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Beauty and the Beast: Romance not as beastly as before

Gabby Glinski, Co-Managing Editor

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As I sat in the front row of the tightly packed theater, I noticed the numerous young children waiting to watch the live action Beauty and the Beast. Small girls were dressed in Belle’s iconic dress and I nervously wondered if one day they would find themselves in Belle’s place.

While the 90’s cartoon Beauty and the Beast was my favorite movie as a child, I can be the first to admit that the storyline is problematic with the overwhelming themes of domestic violence. In the movie, Belle stumbles upon the Beast’s castle, is held captive, isolated from her father and endures several verbal fights with the Beast. The supporting characters urge her to fall in love with him, not giving her any other option.

Overall, the cartoon Belle and Beast are a recipe for an unhealthy relationship. When young children view the cartoon, these awful themes and roles are on full display for them to adopt in their everyday life.

However, the live action Beauty and the Beast separated itself from its previous bad reputation. While the Beast does give a rough first impression, he does not act gruesome after the first 15 minutes of screentime. He clearly changes himself for Belle’s sake and more time is spent developing their relationship to make it a believable romance.

The Beast is actually interested in Belle as a person through her interests and desires. He shares Belle’s love of books and they read together and discuss literature. The Beast takes Belle to “the place her heart desires,” which is the place where she was born, to learn more about herself.

The communication between the Beast and Belle reflects that of a normal relationship. The Beast does not keep a close grip on Belle; he lets her interact with other characters in the castle. At the climax, the Beast lets Belle leave to rescue her father; and he clearly states that it’s her choice and he doesn’t stop her.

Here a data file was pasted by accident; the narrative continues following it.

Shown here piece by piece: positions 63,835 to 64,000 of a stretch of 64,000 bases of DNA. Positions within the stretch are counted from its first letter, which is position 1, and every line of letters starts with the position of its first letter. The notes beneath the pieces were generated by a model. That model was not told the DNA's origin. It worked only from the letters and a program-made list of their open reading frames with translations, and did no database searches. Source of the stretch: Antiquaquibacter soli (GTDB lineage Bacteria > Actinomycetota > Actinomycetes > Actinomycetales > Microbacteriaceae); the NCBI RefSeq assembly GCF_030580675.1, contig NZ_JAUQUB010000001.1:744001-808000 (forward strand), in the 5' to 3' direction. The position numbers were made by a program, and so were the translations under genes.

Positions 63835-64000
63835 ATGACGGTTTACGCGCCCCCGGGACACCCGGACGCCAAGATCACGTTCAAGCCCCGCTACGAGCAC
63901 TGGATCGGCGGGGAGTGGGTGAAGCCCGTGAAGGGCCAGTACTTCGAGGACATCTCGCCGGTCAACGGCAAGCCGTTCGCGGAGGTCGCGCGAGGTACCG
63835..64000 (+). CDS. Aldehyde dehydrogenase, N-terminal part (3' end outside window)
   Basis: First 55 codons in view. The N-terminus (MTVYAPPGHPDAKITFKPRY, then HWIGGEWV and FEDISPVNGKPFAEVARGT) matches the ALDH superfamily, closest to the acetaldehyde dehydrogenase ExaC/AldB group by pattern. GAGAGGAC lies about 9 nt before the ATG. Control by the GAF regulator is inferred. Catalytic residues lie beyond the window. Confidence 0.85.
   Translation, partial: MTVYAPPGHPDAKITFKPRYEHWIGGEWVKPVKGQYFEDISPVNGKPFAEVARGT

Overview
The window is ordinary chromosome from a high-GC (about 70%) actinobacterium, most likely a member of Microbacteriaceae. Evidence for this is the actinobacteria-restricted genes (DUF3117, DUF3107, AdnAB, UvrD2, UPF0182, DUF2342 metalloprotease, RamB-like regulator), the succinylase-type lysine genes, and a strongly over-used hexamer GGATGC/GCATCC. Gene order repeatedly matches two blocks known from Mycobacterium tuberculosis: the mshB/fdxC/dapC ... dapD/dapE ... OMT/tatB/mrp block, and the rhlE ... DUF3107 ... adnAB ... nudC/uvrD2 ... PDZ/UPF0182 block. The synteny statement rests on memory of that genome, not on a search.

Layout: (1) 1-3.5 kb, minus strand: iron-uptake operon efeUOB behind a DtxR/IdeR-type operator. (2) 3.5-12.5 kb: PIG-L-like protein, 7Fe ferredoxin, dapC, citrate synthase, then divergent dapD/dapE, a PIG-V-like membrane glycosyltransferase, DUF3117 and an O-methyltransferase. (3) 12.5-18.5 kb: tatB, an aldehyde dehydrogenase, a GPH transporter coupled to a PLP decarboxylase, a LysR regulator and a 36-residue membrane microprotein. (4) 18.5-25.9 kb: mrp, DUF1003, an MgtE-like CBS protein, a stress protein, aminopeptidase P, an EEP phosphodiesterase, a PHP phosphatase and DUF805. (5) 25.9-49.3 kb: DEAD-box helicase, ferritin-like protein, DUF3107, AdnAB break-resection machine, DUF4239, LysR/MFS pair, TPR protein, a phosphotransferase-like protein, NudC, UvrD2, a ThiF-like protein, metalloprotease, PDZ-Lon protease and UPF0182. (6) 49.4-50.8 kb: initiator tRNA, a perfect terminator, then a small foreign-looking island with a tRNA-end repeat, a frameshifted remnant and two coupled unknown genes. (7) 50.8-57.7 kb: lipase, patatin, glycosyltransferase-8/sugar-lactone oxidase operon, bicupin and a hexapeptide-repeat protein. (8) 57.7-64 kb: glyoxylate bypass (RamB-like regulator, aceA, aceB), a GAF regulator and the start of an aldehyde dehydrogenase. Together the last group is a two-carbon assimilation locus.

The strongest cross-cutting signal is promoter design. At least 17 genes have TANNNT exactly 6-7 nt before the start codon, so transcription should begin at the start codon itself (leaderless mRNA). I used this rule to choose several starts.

Belle as a character is more interactive and wholesome than in the cartoon. She has dreams and desires, stands up for herself and acts on her own. Emma Watson, who plays Belle and is a known feminist must have had a stance in this to take on this role.

The supporting characters play an important role as well. They try to make Belle feel at home while not forcing her to give the Beast a second chance. They see her try to escape out the window in the beginning of the movie and don’t try to stop her.

While it is unavoidable to tell the story and make the Beast completely unproblematic, the live action Beauty and the Beast portrays healthier romantic relationships than the cartoon movie. Even in relationships outside of Belle and the Beast.

LeFou, Gaston’s side-kick is portrayed as being infatuated with him. He fawns over Gaston and gets pushed around and is considered a submissive character. In the climax of the movie, LeFou turns against Gaston’s posse and fights his own battle, realizing how he was mistreated.

In the end, LeFou has a small romantic role of his own, moving on from someone who abused him. Not only was it progressive to show a gay character, the movie successfully showed a character leaving an abusive situation.

And to anyone who boycotted the movie due to it having a gay character, would you rather expose your children an influential cartoon movie with abuse or show them a successful movie with a well developed female character and realistic relationships?

Think about all the young Belle’s out there, becoming stronger women who make their own choices with the new Belle as a role model.

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The news of today reported by the journalists of tomorrow
Beauty and the Beast: Romance not as beastly as before